REPORT FOR THE COMMITTEE ON FOREIGN RELATIONS

UNITED STATES SENATE

SUBJECT:            Ambassadorial Nomination:  Certificate of Demonstrated Competence — Foreign Service Act, Section 304(a)(4)

POST:                   Republic of Iraq

CANDIDATE:       Matthew H. Tueller

Currently U.S. Ambassador to Yemen, Matthew H. Tueller is a career member of the Senior Foreign Service, rank of Minister-Counselor, and is one of the Department’s most distinguished Middle East experts with extensive experience both in Washington and the field.  Prior to his confirmation as Ambassador to Yemen, he served as U.S Ambassador in Kuwait, from 2011 – 2014.  He was also Deputy Chief of Mission, U.S. Embassy Cairo, from 2008 to 2011, and Political Minister Counselor at the U.S. Embassy in Baghdad from 2007 to 2008.  Ambassador Tueller is fluent in Arabic and has a well-established record as a strong leader and manager.  This, coupled with his regional expertise, make him an excellent candidate for U.S. Ambassador to the Republic if Iraq.

Earlier in his career, Ambassador Tueller served as  Deputy Chief of Mission at the U.S. Embassy in Kuwait from 2004-2007, Counselor for Political Affairs at the U.S. Embassy in Riyadh, and Deputy Director for the Office of Northern Gulf Affairs in the Department of State.  He was also Chief of the U.S. Office Aden, Yemen from 2000 to 2001.  He also served as Egypt Desk Officer in the Department of State and had other overseas assignments including in London, Qatar, Jordan, and Arabic study in Cairo, Egypt.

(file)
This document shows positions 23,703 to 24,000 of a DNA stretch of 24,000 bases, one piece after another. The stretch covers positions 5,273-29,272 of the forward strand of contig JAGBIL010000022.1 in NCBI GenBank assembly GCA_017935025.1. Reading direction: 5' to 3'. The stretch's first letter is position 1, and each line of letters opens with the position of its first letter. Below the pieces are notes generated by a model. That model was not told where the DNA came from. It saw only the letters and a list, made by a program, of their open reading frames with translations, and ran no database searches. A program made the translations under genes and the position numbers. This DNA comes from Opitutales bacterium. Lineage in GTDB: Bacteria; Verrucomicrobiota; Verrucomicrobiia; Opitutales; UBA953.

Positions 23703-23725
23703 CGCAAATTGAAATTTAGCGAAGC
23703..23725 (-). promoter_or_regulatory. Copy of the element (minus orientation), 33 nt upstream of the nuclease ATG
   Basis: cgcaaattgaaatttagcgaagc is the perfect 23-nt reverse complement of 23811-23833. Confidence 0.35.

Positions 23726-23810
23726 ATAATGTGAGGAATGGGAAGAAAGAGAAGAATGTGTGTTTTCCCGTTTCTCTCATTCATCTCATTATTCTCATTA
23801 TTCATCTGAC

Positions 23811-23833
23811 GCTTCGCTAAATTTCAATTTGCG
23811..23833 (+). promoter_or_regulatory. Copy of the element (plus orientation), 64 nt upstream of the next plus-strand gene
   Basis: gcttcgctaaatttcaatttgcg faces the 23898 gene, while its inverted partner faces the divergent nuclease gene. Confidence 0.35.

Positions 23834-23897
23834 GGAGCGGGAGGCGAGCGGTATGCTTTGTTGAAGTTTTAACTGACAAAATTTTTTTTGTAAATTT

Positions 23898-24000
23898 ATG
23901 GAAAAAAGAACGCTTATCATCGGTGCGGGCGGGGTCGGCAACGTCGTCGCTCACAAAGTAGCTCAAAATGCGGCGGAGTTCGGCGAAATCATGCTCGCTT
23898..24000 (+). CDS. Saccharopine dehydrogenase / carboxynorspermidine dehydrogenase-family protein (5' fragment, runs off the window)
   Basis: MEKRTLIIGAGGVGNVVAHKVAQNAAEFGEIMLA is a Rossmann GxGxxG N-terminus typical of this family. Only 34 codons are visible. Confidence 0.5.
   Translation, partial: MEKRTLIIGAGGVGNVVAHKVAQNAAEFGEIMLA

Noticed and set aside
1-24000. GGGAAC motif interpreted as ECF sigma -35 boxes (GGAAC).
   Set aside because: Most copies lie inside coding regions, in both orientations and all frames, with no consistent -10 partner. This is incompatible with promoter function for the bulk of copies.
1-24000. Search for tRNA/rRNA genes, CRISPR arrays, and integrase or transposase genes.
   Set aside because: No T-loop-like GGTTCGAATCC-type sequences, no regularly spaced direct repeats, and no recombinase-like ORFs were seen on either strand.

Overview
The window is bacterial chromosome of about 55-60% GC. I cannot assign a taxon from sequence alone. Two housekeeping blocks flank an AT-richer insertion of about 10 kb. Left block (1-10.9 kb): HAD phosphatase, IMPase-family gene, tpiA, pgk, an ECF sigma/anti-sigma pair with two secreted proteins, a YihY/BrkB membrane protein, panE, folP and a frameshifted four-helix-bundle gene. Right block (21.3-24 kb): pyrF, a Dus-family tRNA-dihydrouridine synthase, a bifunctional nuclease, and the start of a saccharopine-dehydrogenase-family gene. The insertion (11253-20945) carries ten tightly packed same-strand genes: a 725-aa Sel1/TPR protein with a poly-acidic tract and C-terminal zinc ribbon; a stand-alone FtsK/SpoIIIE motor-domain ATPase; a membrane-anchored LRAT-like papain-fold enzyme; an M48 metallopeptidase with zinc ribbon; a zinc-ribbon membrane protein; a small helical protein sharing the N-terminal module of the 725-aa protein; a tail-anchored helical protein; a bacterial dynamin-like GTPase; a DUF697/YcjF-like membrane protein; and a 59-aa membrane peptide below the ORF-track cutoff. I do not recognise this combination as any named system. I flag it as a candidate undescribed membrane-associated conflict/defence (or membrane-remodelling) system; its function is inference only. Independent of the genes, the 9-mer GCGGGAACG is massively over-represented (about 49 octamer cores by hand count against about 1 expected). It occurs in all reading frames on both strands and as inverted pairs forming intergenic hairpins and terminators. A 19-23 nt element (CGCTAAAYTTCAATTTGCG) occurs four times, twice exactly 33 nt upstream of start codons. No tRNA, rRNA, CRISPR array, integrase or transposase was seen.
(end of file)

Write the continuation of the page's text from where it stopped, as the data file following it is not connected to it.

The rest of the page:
Ambassador Tueller received his BA degree from Brigham Young University in Provo, Utah and his MPP degree from Harvard University in Cambridge, Massachusetts.  He is the recipient of numerous awards including the CIA Director’s Seal Award, two Presidential Meritorious Honor Awards and the Department of State’s Baker-Wilkins Award for Outstanding Deputy Chief of Mission, among other awards.  He is also a Distinguished Alumni Award recipient from Brigham Young University where, during his student days, he was a  Hinckley Scholar and a member of other honor societies.

U.S. Department of State

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